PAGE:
Water is one of those strange materials that expands when it freezes, which raises an interesting question: what happens to a water drop that freezes from the outside in? A freezing water droplet quickly forms an ice shell (top image) that expands inward, squeezing the water inside. As the pressure rises, the droplet develops a spicule – a lance-like projection that helps relieve some of the pressure.
Eventually the spicule stops growing and pressure rises inside the freezing drop. Cracks split the shell, and, as they pull open, the cracks cause a sudden drop in pressure for the water inside (middle image). If the droplet is large enough, the pressure drop is enough for cavitation bubbles to form. You can see them in the middle image just as the cracks appear.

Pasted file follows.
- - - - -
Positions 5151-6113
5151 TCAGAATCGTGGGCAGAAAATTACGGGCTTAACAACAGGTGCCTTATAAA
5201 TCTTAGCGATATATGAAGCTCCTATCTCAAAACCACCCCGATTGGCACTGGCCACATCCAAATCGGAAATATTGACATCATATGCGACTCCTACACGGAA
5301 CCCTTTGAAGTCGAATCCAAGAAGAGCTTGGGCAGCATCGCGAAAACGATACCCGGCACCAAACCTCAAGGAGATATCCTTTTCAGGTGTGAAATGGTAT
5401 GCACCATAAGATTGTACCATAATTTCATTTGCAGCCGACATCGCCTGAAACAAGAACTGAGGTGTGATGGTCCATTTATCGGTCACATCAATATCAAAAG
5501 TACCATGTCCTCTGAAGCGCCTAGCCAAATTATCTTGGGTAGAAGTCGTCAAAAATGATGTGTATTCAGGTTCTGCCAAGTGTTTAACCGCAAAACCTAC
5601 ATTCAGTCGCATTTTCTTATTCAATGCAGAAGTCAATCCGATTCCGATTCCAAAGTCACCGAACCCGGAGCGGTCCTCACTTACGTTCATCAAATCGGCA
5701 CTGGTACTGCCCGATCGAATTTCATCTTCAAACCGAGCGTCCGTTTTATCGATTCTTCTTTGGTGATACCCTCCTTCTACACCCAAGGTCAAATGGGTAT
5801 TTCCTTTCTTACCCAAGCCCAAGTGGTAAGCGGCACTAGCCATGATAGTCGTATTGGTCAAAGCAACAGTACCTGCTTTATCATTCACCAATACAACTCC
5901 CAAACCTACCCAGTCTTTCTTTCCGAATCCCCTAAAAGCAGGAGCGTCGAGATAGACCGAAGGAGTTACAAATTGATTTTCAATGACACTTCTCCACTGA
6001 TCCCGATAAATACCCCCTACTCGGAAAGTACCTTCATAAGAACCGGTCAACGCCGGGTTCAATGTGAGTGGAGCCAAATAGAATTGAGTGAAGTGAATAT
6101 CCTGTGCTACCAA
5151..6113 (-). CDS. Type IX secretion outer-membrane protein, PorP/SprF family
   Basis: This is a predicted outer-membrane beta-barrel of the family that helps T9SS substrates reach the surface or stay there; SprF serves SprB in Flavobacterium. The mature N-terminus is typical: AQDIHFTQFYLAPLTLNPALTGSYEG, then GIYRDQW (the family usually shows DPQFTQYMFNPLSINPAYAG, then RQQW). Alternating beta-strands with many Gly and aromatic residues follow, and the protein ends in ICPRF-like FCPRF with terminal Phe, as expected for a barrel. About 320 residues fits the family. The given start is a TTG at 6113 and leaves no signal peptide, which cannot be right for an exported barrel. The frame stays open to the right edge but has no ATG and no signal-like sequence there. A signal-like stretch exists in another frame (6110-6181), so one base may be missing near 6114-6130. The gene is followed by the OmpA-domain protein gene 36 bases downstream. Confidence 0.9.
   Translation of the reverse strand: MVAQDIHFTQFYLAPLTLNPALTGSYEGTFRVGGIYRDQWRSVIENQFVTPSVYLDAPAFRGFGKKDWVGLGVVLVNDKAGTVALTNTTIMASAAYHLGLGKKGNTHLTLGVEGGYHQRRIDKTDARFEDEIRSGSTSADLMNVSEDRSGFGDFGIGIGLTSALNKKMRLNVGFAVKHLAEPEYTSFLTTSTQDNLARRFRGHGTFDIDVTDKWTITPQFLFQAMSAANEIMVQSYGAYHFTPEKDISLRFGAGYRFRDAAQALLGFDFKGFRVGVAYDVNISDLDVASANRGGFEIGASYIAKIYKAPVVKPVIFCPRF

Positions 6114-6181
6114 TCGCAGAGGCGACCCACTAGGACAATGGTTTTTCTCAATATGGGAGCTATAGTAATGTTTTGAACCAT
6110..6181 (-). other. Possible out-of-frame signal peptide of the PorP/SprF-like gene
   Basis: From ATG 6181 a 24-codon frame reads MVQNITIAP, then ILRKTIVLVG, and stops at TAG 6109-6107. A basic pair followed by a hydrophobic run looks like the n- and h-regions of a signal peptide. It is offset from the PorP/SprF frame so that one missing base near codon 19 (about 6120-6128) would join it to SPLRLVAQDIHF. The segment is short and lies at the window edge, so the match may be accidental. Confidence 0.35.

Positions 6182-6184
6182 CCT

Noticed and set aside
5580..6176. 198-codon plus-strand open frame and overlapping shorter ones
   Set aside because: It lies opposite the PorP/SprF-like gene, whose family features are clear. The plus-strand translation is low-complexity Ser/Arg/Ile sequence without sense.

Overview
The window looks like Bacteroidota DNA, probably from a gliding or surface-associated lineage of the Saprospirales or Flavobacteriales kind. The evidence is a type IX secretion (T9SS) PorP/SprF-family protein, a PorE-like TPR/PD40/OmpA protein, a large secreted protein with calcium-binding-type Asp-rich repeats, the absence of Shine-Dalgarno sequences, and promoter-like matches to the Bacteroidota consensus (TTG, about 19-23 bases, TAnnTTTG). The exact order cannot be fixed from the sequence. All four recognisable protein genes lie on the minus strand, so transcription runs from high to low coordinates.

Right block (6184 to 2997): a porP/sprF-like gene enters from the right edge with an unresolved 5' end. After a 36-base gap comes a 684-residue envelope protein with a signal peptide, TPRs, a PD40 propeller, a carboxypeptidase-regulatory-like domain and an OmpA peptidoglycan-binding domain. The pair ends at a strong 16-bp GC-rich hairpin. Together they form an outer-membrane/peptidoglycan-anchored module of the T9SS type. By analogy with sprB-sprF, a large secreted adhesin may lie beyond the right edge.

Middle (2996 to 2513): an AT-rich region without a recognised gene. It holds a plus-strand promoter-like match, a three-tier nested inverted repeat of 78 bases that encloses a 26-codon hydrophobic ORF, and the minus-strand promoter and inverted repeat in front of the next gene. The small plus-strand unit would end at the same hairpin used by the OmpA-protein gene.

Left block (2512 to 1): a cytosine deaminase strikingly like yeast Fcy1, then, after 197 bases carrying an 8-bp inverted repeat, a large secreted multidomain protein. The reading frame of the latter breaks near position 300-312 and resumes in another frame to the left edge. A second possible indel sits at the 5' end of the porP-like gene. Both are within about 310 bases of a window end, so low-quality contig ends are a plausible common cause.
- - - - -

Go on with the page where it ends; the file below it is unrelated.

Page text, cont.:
After an extended cycle of cracking and healing, the elastic energy released from a crack can finally overcome surface energy’s ability to hold the drop together and it will explode spectacularly (bottom image). This only happens for drops larger than a millimeter, though. Smaller drops – like those found in clouds – won’t explode thanks to the added effects of surface tension. (Image credit: S. Wildeman et al., source)
ETA: A previous version of this post erroneously said this was freezing from the “inside out” instead of “outside in”.